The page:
Japan Testing Self-Driving Trucks

Google may be on the way to releasing its own self-driving vehicles, but the company will now have to contend with the government of Japan, which has already begun testing self-driving trucks.

Japanese government-funded NEDO (the New Energy and Industrial Technology Development Organization) has programmed four trucks to remain in a convoy, with each truck being kept four meters (13 feet) apart.

The rationale for the program is fuel-efficiency: By keeping the trucks in a straight line and four meters apart, drag is decreased (similar to "drafting" race cars) and thus fuel efficiency is improved.

NEDO has been developing the program for a few years now, reports The Verge. In 2010, NEDO programmed a three-truck convoy with trucks keeping 15 meters (50 feet) apart. The report by Japanese broadcaster NHK mentions that the efficiency inherent in a four-truck convoy could improve the vehicles' fuel consumption by 15 percent.

In the current tests, the lead truck is in fact driven by a human being, keeping the system similar to DARPA's four-legged robot pack mule, as reported in September 2012 by The Verge. DARPA's system is currently in the works for the U.S. military.

NEDO's "Automated Truck Platoon" does not require a human leader, however, and the company is scheduling more tests for later in 2013.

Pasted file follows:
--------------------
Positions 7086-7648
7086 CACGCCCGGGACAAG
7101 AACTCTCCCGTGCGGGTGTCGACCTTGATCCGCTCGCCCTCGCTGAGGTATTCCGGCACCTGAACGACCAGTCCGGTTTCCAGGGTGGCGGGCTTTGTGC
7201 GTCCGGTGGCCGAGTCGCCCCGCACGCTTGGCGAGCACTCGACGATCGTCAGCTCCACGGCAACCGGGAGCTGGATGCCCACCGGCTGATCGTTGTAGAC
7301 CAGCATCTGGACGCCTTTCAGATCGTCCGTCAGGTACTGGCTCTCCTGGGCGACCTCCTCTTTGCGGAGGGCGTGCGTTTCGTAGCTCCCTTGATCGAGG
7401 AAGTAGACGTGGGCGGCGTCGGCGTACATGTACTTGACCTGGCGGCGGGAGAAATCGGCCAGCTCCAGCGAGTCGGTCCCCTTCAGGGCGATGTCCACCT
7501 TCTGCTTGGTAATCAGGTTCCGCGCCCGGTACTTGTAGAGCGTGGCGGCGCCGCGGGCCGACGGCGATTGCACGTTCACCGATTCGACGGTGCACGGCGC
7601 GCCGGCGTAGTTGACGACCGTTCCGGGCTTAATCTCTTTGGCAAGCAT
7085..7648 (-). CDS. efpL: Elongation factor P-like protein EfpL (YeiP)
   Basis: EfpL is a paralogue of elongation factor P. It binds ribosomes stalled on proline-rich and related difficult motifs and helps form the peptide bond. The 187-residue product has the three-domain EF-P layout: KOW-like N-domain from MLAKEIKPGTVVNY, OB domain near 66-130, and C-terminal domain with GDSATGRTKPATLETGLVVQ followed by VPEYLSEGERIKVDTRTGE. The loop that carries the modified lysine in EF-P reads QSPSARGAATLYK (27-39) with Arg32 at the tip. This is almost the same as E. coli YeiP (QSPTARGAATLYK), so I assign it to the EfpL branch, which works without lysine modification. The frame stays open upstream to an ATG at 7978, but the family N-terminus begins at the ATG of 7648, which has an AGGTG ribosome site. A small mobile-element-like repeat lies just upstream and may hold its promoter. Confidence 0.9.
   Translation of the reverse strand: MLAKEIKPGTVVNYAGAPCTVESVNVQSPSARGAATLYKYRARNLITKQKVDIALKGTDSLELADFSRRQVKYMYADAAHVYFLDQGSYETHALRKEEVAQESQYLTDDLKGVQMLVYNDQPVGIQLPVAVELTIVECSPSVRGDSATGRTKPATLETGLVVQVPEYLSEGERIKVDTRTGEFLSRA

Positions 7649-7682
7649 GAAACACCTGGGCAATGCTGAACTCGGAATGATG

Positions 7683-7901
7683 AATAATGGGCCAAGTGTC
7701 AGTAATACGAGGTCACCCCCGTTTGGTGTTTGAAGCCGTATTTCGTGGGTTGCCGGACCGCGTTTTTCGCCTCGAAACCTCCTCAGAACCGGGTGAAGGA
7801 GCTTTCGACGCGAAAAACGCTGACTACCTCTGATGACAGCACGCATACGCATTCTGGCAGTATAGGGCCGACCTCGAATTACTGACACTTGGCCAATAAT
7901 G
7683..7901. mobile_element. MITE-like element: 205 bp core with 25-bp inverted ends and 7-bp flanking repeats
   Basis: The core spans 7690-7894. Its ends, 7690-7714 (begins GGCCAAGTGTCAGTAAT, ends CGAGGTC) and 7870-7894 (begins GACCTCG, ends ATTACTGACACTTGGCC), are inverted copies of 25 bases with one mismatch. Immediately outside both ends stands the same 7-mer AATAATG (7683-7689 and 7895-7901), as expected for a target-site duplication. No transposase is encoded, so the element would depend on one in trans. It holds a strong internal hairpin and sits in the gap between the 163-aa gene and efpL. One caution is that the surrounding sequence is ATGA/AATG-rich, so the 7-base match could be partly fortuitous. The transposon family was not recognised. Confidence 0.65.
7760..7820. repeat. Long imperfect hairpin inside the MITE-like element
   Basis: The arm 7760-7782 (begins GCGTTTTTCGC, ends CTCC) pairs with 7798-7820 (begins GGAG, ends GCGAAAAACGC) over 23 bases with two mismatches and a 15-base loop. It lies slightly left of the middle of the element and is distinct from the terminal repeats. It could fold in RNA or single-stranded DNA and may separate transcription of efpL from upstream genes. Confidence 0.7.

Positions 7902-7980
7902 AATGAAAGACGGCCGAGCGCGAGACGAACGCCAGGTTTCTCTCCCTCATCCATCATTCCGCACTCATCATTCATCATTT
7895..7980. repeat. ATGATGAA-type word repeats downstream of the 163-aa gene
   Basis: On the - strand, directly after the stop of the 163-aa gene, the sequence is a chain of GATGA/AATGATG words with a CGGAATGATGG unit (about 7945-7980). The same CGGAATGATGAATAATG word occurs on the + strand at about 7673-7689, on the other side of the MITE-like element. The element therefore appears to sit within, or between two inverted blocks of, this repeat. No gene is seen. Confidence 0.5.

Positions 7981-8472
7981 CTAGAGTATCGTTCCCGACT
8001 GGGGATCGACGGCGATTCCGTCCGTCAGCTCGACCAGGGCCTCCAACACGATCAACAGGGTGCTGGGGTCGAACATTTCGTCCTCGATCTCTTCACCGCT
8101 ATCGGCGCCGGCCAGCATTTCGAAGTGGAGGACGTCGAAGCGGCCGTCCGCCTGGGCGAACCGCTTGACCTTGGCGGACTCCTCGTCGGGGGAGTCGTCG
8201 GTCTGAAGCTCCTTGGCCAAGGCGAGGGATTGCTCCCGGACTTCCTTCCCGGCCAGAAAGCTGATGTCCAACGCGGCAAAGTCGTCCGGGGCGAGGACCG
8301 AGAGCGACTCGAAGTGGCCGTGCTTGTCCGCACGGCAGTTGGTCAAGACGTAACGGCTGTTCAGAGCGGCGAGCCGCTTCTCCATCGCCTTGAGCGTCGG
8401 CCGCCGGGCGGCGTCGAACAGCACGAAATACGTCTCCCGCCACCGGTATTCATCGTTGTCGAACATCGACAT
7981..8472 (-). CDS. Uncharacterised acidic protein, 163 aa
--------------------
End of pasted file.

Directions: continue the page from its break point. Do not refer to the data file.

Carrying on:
Watching the demo video of the NEDO trucks — especially from the inside of the empty cabs — can be an eerie experience, particularly at one point in the test when a truck's alarm goes off with the truck closing in fast on a roadway impediment. Don't panic: The trucks can stop (ostensibly on a dime) and swerve as needed.

A commenter on The Verge's article page points out the Automated Truck Platoon demos remarkably resemble Volvo's Road Train project, whose own demonstration shows a string of cars and a truck that allow for drivers inside to "be able to both read the newspaper and eat breakfast while traveling at 90 kilometers per hour."

"It's amazing how quickly you get used to this," says the driver of one of the Volvo Road Train vehicles.

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